The lack of experience of younger pilots could be partly compensated for by the demonstrations of the Rosarius Circus. The unit would fly to a new German airbase regularly and show them how the enemy aircraft performed, and how they could be beaten or countered. The fact that Rosarius' Circus was composed of not only different models, but foreign models - with no spare parts supply to speak of - meant that maintaining the aircraft operational must have been a mechanical and logistical nightmare. However, the unit seemed to maintain a decent readiness record, good enough to allow it to fulfill its mission. While Dahl and JG 300 were based at Wörishofen airfield, they were visited by the Circus : "...one morning enemy fighters such as P-51s, P-47s, Lightnings along with the heavy bomber types, could be seen peacefully arrayed alongside our own machines, when their appearance over the field would normally have provoked anything but a friendly reaction.. ."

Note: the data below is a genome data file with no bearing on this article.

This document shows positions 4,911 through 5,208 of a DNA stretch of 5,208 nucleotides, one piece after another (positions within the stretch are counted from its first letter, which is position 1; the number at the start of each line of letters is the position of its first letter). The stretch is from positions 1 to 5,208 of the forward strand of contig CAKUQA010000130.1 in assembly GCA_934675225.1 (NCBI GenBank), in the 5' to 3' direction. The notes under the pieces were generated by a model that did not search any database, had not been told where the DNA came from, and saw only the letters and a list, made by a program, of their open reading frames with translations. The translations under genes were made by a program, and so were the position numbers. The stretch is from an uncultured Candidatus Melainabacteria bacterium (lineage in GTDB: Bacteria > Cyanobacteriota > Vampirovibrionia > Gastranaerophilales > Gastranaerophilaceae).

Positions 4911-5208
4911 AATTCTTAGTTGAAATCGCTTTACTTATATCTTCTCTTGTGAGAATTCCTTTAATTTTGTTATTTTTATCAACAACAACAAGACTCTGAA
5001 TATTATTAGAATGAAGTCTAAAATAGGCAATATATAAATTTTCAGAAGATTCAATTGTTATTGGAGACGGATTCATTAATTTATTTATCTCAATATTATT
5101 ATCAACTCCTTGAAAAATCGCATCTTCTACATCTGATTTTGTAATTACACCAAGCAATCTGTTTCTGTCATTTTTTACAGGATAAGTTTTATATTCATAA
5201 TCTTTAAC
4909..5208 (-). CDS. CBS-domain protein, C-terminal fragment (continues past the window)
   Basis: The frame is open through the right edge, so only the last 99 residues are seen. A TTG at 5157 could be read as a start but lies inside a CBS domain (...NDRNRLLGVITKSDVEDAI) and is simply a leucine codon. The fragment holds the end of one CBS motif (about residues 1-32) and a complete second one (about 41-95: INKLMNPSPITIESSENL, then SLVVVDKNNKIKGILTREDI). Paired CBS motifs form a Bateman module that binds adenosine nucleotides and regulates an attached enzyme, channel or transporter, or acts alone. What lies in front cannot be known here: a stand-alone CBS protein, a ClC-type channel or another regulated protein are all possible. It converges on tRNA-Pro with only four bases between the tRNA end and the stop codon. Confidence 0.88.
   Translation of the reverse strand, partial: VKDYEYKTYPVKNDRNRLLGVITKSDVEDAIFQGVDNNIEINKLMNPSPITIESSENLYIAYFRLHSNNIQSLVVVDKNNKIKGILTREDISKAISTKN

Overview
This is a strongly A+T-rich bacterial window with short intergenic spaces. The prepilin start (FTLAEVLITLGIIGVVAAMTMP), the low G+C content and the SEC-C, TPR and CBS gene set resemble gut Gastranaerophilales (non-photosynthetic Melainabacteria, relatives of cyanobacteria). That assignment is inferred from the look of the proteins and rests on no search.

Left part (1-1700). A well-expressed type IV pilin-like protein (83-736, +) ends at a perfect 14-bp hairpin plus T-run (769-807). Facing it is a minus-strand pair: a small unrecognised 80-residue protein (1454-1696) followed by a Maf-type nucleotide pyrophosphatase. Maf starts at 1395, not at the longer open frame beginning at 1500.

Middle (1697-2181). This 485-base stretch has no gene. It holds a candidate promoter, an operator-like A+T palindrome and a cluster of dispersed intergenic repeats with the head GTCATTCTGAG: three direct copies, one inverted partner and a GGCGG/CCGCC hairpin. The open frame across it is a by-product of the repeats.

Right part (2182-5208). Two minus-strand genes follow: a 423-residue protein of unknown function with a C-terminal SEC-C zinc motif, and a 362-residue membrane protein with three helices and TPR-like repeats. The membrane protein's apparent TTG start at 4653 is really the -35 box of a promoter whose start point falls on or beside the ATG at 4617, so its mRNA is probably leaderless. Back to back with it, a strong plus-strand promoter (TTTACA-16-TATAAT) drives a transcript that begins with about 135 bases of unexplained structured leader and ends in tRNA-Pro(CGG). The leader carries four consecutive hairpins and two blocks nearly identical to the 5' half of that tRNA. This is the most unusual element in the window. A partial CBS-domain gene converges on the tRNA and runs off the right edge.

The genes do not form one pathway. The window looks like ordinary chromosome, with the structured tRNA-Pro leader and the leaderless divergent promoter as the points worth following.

Ideally, pilots would have been able to test all of the aircraft flown in by the Circus. However, submitting fragile and rare aircraft to inexperienced pilots could only have brought disaster. In addition, unseasoned pilots would not have been able to judge the aircraft as quickly and efficiently as veteran pilots might. Hence, "only formation leaders (Verbandsführer) were given the possibility of flying these machines in mock combat and thus becoming more closely acquainted with their characteristics, a factor that was not to be under-estimated in air combat with our opponents. Following this session, flight leaders would hold a series of training lectures with their men and were able to pass on recommendations from their own observations and experience at the controls of these aircraft". The value of the experience gained during such sessions should, as Dahl emphasizes, not be overlooked. What nowadays is called "dissymetrical training" is clearly recognized as necessary to efficiently train a pilot. Fighter pilots tend to fly mock aerial combats against their own - men trained in the same fashion and flying the same plane. Such training, while useful, cannot replace actual combat experience. Short of that, "dissymetrical training" is the best thing to do - particularly when the training is made against the same aircraft that will have to be fought in actual combat.